“The trees are turning red and dying, and the public expects us to do something about it,” says Phil Bowden, a specialist with the White River National Forest in Colorado. Bowden now spends almost all of his time studying the bark beetle outbreak—which has left hundreds of thousand of acres of dead forest across the Rockies. “We can’t chase the bugs, but we can put in some buffers and try to protect communities,” he says.
Bowden points to a 14-acre clear-cut above the town of Vail on the forest boundary. The clearing is designed to create a 200-foot break between the dying lodgepole pine forest above and the homes below by promoting the regeneration of a strip of less-flammable aspens. “The mountainside is so steep that the only way to get the trees out was to use helicopters,” he says. “They lifted the trees down to a landing near the road below where they were hauled out by truck.”
The 14-acre project cost $250,000, and is a small part of a five-year plan to put in fuel breaks and aspen buffers across 1,500 acres surrounding Vail. In this case, the Forest Service partnered with the town of Vail which contributed $200,000 to complete the project.
“They get it,” says Bowden. “Five years ago, there is no way you could have done clearcuts above town. Now, they not only accept it, they pay for it.”
Funding for critical land management programs has become increasingly scarce for the Forest Service in recent years as the agency has had to divert significant money to fighting larger, more intense fires. Drought and warmer temperatures have lengthened the fire season, and expansion of housing on the fringes of public lands has driven up the costs of fighting fires in the wildland-urban interface. And the agency’s own policy of suppressing all fires has led to a tremendous buildup of fuels in many forests. Fire suppression costs now account for 45 percent of the agency’s overall budget—up from 13 percent in 1991.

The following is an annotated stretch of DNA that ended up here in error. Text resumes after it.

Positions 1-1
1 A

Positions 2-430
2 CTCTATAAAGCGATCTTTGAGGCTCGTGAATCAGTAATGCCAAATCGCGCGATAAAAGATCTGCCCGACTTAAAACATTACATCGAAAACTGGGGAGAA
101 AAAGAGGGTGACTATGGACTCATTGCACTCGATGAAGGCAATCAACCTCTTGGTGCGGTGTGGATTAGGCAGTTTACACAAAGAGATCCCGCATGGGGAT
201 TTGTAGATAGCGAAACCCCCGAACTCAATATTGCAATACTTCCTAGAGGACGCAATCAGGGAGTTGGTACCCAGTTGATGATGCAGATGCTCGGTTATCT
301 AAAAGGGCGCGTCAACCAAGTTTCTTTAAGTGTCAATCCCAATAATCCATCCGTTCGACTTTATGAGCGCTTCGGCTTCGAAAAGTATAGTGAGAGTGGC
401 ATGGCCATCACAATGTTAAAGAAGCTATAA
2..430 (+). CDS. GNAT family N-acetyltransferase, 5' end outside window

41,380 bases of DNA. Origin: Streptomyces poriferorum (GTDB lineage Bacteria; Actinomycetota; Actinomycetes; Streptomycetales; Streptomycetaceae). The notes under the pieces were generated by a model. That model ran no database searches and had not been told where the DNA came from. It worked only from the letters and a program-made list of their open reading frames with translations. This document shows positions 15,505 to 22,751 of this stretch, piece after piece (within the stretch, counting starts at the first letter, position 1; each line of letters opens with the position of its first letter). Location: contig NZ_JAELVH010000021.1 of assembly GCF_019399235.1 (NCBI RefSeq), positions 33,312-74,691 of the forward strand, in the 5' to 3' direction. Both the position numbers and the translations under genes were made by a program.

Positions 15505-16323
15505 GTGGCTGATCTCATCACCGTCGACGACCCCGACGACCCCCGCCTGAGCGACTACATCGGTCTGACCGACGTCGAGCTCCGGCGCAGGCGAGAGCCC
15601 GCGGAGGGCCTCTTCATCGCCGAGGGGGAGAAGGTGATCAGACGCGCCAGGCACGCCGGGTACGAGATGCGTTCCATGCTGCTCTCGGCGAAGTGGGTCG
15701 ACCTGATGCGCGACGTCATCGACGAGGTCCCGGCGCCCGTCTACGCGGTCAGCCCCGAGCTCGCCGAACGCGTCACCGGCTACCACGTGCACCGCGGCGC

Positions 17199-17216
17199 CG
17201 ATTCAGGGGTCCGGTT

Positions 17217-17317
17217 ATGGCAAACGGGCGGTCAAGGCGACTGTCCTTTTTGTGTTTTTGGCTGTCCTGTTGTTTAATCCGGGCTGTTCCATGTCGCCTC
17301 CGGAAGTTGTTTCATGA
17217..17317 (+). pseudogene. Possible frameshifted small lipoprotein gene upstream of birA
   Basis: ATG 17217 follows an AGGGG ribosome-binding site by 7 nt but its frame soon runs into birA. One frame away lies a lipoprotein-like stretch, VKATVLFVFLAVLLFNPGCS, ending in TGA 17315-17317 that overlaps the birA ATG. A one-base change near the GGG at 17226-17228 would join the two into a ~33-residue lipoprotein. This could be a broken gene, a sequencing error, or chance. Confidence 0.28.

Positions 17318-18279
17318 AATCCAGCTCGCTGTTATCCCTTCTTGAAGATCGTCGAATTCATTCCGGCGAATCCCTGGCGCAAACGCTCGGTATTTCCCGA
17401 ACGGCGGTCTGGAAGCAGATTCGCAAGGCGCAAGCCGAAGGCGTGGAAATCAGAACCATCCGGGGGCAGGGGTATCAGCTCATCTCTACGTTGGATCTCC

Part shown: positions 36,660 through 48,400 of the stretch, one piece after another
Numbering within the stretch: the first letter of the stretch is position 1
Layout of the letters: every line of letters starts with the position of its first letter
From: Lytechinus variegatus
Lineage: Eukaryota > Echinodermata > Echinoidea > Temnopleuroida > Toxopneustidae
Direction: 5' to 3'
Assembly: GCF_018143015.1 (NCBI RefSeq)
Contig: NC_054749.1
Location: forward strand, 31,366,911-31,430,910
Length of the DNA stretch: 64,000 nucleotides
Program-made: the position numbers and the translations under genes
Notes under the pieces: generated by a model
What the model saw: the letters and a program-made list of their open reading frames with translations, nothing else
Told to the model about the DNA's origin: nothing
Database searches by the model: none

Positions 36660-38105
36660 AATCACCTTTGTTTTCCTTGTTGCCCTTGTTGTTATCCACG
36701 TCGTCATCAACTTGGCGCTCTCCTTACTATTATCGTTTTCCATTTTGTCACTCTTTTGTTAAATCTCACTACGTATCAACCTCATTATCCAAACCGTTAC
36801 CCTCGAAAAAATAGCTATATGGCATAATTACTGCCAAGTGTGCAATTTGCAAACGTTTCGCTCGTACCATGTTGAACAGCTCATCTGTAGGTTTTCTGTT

Under the Bush administration, the Forest Service’s budget has been steadily reduced. So as firefighting costs have risen, the agency has been forced to absorb the increases through a 35 percent reduction in other programs since 2000. The programs that have been hit hardest by cutbacks include research, fire preparedness, wildlife habitat restoration, recreation, invasive species control and state and community assistance.
“We are changing from a multi-mission land management and science agency to a firefighting agency,” says Michael Rains, director of the Forest Service’s Northern Research Station, who adds that he was forced to cut 11 percent from the station budget in 2008. That resulted in big cuts in research programs in atmospheric science, urban watersheds and forest health.
“Six years ago, fire suppression was $400 million of the Forest Service budget,” he says. “Now it’s well over $1 billion. With a constrained budget, that $600 million has to come from somewhere—science programs, recreation and habitat improvement. We are literally cannibalizing our budget.”
Rick Cable, regional forester for the Rocky Mountain Region, says that he has been forced to deal with the budget crunch by having fewer people on the ground. “We definitely have less of a field presence now—fewer people working in recreation and wildlife management. We can feel it, and the public can feel it,” Cable says.